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Dzięgielewski - Dziengielewski
Created by Administrator Account in 12/31/2009 1:41:27 PM


My name is ... Dziengelewski, and I have a great deal of curiosity about the origins of my name. I am the absolute last person of my known family, so I have no relatives to ask.

In Polish this name is usually spelled Dzięgielewski -- using the Polish nasal vowel written as an E with a tail under it and pronounced much like "en." Since that nasal E sounds a lot like "en," and since spelling of surnames has always been inconsistent, it is not unusual to see the name spelled Dziengielewski sometimes, even in Poland. Either spelling, Dzięgielewski or Dziengielewski, is pronounced roughly "jeng-yell-EFF-skee."

(Polish spelling rules say -ge- is wrong, it must always be -gie-, so that's why I'm spelling the name that way. But even in Poland you sometimes see Dziengelewski and Dzięgelewski. These days, however, it's almost always spelled with the I because most of the population is literate and has learned the rules of "correct" spelling.)

I should add that in this country the names beginning Dzięgiel- have often been spelled phonetically as Jingle-. So don't be too surprised if you find relatives who spell it something like Jinglewski. But that would happen only in English-speaking countries, never in Poland.

As of 1990, according to the best data available (the Slownik nazwisk wspolczesnie w Polsce uzywanych, "Directory of Surnames in Current Use in Poland," which covers about 94% of the population of Poland and is now available online as a searchable database), there were 4,099 Polish citizens named Dzięgielewski. The largest numbers lived in the following provinces: Warsaw 441, Białystok 219, Lodz 300, Płock 455, Wloclawek 165. The name is found all over Poland, but is more common in the central part of the country. Unfortunately I don't have access to further details such as first names or addresses, what I've given here is all I have.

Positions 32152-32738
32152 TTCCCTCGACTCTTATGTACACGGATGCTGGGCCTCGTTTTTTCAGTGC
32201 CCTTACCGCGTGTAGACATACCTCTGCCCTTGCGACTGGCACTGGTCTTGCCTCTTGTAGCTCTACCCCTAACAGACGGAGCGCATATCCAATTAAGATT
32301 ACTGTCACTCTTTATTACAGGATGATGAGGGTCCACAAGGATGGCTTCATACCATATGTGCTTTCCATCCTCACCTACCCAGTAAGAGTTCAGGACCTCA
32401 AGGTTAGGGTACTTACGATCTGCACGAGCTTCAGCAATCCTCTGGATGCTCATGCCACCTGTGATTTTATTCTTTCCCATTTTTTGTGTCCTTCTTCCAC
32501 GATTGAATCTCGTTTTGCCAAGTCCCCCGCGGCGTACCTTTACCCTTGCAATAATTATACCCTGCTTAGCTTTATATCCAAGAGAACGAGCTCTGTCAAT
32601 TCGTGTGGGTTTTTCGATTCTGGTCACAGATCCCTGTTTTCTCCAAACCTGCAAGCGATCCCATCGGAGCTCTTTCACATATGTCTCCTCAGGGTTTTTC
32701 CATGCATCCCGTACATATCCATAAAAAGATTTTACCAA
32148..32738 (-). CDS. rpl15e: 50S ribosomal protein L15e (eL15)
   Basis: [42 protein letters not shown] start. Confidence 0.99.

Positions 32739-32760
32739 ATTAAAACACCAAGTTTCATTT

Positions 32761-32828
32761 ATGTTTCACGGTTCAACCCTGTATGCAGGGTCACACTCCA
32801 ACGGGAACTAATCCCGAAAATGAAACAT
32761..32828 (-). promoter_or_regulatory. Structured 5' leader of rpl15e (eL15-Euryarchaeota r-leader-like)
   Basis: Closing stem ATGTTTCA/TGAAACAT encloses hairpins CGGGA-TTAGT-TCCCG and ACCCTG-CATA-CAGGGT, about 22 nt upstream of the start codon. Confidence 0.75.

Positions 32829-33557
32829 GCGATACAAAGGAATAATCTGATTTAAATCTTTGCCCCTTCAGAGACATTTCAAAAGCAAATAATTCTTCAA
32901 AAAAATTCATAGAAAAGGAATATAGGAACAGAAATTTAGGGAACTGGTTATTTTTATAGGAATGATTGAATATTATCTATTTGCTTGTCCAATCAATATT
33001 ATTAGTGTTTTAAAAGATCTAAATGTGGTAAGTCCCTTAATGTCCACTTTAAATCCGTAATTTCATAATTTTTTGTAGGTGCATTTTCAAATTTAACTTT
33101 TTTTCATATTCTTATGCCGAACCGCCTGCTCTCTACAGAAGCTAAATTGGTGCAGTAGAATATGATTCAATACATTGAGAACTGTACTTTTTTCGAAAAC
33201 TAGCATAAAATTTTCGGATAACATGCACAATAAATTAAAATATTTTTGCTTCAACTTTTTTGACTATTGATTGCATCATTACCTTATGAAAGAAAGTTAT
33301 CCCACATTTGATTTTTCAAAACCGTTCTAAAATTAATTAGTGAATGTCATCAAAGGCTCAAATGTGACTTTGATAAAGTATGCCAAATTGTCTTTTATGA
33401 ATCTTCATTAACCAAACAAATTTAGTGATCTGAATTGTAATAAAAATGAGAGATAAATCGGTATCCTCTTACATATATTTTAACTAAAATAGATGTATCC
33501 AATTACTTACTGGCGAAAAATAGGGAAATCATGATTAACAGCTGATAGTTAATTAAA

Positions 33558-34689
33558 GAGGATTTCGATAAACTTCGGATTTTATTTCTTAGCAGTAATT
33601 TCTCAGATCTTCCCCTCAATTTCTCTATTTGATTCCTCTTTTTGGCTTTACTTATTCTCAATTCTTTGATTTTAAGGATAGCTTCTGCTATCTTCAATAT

If you'd like to see the various spellings of this name still found in Poland (though the variants are quite rare), go to and type in DZI*GIELEWSKI in the box, then hit
. The list that comes up shows all names beginning Dzi- and ending in -gielewski, whatever letters come between. It's an interesting list. If you need help reading the data, I wrote an article on the subject in the latest issue of Gen Dobry!, the free e-zine of PolishRoots.

Names in the form X-ewski usually refer to the name of a place with which the family was connected at one time; if they were noble, they owned it, and if not, they lived and worked there. The place name would begin with whatever the X is, so that in this case the surname would mean "one from Dzięgielewo or Dzięgiele" or some similar name. Unfortunately there are quite a few places in Poland and the old Polish-Lithuanian Commonwealth with names this surname could refer to. Without further details on a specific family's history there's no way to know which one is relevant.

This is often the case with Polish surnames. Many refer to the name of a place the family came from, but there are many places with names that fit. It's pointless saying "I'm Dzięgielewski, where is my family from?" You have to do the research that indicates they came from a specific area, and at that point it may become possible to hook them up with a place nearby with a name beginning Dzięgiel-.

Copyright © 2003, 2004 W.F. Hoffman. All rights reserved. Used by permission.




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